Reclassify the Exempt Employee

“I have an exempt (salaried) employee I’d like to make hourly instead. How do I do that?”

Your HR Survival Tip

When minimum wages increase, the minimum salary you must pay increases. At some point that salary may start to feel too high for a particular position. You may reclassify an exempt (salaried) employee to a non-exempt (hourly) employee but you want to think it through to avoid problems. You don’t want to just change a position to hourly without being aware of the potential legal issues.

The first thing is to confirm the legality of the employee’s current classification. In other words, was this person correctly classified as exempt? A proper classification of exempt means the position meets all the requirements listed in one of the Federal exemptions, including both the salary and duties tests. A good reminder for everyone is that even a high salary doesn’t automatically mean a position will qualify as exempt. The minimum salary requirement is easy because you are either paying sufficiently or not (2 X state minimum salary = the absolute minimum salary you can pay, regardless of how few hours they work). The duties test is more challenging because there is some subjectivity involved so be conservative to be safe.

If the employee was not correctly classified as exempt, you have some issues and need to make this transition very carefully. The problems include unpaid overtime, missed meal breaks, etc., that they would have received as an hourly employee. If this is where you are, you will want to talk with us or an employment law attorney about your risks and options.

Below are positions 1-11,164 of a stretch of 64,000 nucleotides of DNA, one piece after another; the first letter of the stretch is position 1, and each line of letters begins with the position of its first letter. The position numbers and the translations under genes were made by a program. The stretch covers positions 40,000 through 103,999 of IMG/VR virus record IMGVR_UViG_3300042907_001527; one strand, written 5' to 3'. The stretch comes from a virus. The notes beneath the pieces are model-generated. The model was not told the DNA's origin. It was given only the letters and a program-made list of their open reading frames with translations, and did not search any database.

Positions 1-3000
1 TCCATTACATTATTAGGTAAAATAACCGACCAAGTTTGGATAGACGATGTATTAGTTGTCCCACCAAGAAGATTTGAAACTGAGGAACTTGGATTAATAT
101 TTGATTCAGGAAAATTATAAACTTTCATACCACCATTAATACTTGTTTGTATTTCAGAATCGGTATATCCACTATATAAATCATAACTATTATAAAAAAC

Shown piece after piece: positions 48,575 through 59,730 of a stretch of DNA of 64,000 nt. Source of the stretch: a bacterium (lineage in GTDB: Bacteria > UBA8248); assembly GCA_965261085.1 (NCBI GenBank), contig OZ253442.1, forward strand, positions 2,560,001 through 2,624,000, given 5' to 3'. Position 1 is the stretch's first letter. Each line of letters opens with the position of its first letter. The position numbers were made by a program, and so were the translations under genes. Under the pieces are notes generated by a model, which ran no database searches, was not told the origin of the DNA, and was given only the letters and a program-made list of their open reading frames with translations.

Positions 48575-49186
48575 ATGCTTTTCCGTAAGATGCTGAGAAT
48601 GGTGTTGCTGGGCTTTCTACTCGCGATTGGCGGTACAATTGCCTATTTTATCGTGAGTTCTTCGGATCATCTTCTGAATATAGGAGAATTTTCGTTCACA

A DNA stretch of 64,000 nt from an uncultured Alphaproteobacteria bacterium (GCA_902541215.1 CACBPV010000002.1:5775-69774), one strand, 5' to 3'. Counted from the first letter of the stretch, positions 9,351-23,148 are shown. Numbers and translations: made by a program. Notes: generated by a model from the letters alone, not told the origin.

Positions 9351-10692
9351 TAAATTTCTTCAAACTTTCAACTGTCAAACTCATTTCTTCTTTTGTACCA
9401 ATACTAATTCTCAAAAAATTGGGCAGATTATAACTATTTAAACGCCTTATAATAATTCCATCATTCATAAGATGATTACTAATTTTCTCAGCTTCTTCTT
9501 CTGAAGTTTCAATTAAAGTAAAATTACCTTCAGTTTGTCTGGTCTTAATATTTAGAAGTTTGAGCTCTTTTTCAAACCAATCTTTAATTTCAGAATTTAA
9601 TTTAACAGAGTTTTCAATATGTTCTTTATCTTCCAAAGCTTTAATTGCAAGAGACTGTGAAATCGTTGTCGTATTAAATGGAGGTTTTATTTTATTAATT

If the employee was correctly classified as exempt, the transition to non-exempt is fairly simple. Even then, you’ll want to have a solid explanation of why you are reclassifying their position because they will ask. An explanation might be that California’s annual increases are causing the minimum salary to go higher than you can pay for the position, or the amount of time off the employee has been taking will work better in an hourly role, or the position is actually changing and will no longer qualify as exempt.

The transition itself is very simple. Create a memo, letter, or form indicating the effective date and hourly rate of pay. If this transition changes any benefits or the title, include that. Make sure the employee knows the new rules regarding tracking time, meal and rest breaks, and other non-exempt details. Although the total pay may not change, it’s still a good idea to give the employee a week or two notice of the change.

Keep in mind some employees feel the exempt classification is an acknowledgment of their value and level of position so they may feel they were demoted. That’s not the case so make sure they know you still value them.

Have a POP

“I just started offering health insurance to my employees. Now my broker is trying to sell me something called a POP. Do I need it?”

Your HR Survival Tip